The no man’s land of time zones, where bleary-eyed travellers weary from long-haul flights cross paths with fresh-faced holidaymakers and business day-trippers alike: airports are places to pass through. No one wants to be there longer than necessary, yet sometimes a flight in the middle of the night or at the crack of dawn necessitates a stay at a runway-adjacent hotel. It is an unappealing prospect for most, who might expect a basic room illuminated by the white lights of the airstrip, or sleep broken by the roar of jet engines. But the latest airport lodgings show that not to be the case, using a multitude of clever design tactics to ensure that every guest sleeps well and starts the next day feeling relaxed, rejuvenated and ready for the journey ahead.

So, how does one create a haven within the hullabaloo of a busy airport? “The first thing to realise is that windows will not open; fixed windows keep out both noise and the smell of aviation fuel,” says CEO of the Manser Practice Jonathan Manser, who worked on the interiors of the Heathrow Terminal 4 Hilton Hotel. “We created windows at each end of the atrium that are single sheets of glass, 2.4m apart, and used the air gap in between for heat recovery and as a thermal buffer. This results in no sound when jets go past the window as they take off.” Additionally, Manser stresses the significance of insulating the walls and roof of an airport hotel to control the level of noise heard from inside the guest rooms.

Maarten de Geus of Concrete Amsterdam, who led the design of citizenM’s hotels at Paris Charles de Gaulle Airport and Amsterdam Schiphol Airport, adds that it is important to consider internal noise as well to ensure optimum sleep quality. “We even made sure the air circulation is very low in volume, so you don’t hear it,” he says.

Kaunteya Chitnis, the senior vice-president of acquisitions and development at MCR, the company that worked on the TWA Hotel at JFK New York, explains that when MCR conducted their research for the project they studied 34 different airport hotels. These studies were then cross-referenced with the complaints those hotels receive most often, alongside their proximity to the runways. “What we found was that noise complaints are one of the single biggest complaints at the airport hotel, and it’s almost a make or break if you can hear that airport traffic coming in and out,” he says. To combat this issue, MCR built the second-thickest curtain wall in the world, which completely blocks out the outside sound. “It’s a 4.5in-thick piece of glass with seven layers of glass in between,” says Chitnis. This puts the TWA Hotel in the top 1% of the world’s hotels in terms of soundproofing.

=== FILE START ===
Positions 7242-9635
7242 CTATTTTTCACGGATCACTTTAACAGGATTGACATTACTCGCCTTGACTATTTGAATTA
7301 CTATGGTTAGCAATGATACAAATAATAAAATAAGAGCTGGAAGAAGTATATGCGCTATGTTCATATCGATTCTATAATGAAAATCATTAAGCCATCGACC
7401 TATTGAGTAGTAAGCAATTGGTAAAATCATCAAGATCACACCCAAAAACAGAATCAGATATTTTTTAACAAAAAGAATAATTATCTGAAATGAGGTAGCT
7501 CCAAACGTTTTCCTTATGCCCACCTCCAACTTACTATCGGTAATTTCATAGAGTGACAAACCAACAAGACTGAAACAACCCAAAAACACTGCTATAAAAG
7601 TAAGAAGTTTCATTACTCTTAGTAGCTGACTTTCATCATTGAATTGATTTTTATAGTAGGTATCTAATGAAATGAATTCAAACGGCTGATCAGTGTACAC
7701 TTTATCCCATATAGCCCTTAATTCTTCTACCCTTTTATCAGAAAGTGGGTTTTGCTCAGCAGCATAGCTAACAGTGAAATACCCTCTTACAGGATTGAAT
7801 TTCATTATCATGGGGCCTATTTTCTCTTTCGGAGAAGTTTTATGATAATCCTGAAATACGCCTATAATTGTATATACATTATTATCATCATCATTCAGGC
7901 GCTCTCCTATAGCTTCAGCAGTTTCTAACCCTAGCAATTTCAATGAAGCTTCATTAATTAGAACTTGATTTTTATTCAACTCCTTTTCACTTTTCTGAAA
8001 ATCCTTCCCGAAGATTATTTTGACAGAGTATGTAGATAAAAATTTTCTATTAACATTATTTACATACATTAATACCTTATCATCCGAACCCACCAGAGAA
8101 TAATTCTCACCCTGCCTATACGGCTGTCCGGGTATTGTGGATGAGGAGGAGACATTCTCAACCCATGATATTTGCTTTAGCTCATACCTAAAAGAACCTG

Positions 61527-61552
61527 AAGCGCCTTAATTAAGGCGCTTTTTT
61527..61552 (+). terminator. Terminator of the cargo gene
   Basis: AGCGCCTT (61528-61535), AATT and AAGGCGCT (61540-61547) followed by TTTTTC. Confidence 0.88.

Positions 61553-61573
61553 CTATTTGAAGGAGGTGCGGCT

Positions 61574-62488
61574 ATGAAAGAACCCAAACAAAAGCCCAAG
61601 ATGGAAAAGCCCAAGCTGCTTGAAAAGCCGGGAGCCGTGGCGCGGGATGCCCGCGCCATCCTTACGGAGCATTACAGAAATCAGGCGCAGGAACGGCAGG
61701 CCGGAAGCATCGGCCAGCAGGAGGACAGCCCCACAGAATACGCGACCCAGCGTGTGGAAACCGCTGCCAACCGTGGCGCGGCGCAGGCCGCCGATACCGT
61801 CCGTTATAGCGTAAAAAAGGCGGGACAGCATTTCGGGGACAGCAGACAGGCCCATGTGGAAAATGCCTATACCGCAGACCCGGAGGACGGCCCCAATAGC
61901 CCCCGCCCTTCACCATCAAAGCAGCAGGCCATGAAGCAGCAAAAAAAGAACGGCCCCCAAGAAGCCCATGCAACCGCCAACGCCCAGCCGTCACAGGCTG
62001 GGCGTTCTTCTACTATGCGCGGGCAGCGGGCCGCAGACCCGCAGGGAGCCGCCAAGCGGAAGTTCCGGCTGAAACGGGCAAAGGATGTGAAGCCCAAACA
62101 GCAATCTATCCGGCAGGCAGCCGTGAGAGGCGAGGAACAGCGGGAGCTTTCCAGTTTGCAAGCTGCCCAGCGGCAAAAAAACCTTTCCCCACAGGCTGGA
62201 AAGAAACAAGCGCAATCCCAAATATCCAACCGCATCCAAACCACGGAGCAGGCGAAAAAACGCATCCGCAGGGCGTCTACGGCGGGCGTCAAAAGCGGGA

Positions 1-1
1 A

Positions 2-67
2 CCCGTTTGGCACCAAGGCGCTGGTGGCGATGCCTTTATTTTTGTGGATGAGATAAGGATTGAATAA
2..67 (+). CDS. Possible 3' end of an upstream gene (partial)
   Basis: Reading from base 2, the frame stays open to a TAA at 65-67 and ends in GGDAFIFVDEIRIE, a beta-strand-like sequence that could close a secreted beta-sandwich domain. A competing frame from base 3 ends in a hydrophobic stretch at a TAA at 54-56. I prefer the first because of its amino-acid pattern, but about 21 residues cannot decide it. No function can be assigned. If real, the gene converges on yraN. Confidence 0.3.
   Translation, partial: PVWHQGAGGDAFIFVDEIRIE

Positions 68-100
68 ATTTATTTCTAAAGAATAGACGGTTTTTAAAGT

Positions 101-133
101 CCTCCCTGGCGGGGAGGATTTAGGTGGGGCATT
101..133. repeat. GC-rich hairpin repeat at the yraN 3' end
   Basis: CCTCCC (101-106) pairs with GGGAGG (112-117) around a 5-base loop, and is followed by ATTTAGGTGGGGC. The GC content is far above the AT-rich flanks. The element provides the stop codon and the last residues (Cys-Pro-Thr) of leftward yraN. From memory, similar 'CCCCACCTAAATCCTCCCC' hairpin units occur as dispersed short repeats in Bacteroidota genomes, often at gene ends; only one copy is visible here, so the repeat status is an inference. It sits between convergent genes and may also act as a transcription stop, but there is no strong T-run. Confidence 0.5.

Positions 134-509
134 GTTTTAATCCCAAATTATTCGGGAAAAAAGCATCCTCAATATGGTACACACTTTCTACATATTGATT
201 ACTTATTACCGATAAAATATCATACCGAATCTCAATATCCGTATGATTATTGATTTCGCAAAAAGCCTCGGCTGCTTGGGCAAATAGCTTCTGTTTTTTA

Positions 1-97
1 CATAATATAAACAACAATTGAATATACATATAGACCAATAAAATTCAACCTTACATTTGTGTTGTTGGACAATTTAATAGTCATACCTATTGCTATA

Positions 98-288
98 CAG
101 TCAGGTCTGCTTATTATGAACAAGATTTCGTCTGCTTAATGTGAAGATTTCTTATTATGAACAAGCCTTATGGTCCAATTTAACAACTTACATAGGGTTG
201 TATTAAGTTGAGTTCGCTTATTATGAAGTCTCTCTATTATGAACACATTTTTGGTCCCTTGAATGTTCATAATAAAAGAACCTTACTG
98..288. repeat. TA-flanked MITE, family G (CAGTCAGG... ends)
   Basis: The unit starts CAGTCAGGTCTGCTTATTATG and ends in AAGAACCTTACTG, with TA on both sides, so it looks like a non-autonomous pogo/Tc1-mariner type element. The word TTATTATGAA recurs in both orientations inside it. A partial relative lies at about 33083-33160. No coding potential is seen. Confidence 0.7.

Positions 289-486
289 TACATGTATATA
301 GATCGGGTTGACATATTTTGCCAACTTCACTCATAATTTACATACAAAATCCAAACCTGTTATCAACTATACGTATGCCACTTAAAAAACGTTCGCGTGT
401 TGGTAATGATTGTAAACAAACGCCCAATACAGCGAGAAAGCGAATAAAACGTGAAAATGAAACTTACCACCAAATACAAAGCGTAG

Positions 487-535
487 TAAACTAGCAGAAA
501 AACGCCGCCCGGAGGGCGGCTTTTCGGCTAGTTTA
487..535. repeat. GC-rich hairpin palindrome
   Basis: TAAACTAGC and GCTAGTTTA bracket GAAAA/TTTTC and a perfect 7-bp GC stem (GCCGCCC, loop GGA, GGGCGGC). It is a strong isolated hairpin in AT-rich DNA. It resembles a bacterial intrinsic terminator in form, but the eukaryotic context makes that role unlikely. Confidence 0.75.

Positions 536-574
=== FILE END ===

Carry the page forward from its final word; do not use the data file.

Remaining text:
Lighting can make or break the mood

Noise aside, another significant issue encountered by jet-lagged passengers is bright sunlight or the glare of neighbouring airports pervading the room. The first requirement to manage this matter, states Manser, is “good blackout curtains” to give sleep-deprived guests a well-deserved night of rest; and Chitnis agrees, having invested in high-quality blackout technology for the TWA Hotel. “The reason we did that was for the guests who come and go at all hours from the hotel and need a good night’s sleep,” Chitnis explains, “but also because we sell rooms for a day-stay of four hours, because there are so many layovers at JFK that people just need a place to sleep, get freshened up and head on to their connection.”

At citizenM on the other hand, De Geus approached lighting each room “as though it was a black box”, taking out the factor of daylight and giving control over to guests so they can adjust the brightness of their room. The rooms come with panels that enable the guest to change the colour of the lights according to their mood, “so you can create the environment you want”, he explains. The standard setting is a light, fresh balance that is dimmable, but there are also fixed displays to suit various situations – whether the guest is watching a film, or waking up early in the morning. And although it can be difficult to create a striking facade when constructing an airport hotel (with height restrictions and rules placed on the materials that can be used), this smart use of different coloured lighting at citizenM’s hotel at Charles de Gaulle makes for a spectacular frontage through each of the windows come night-time.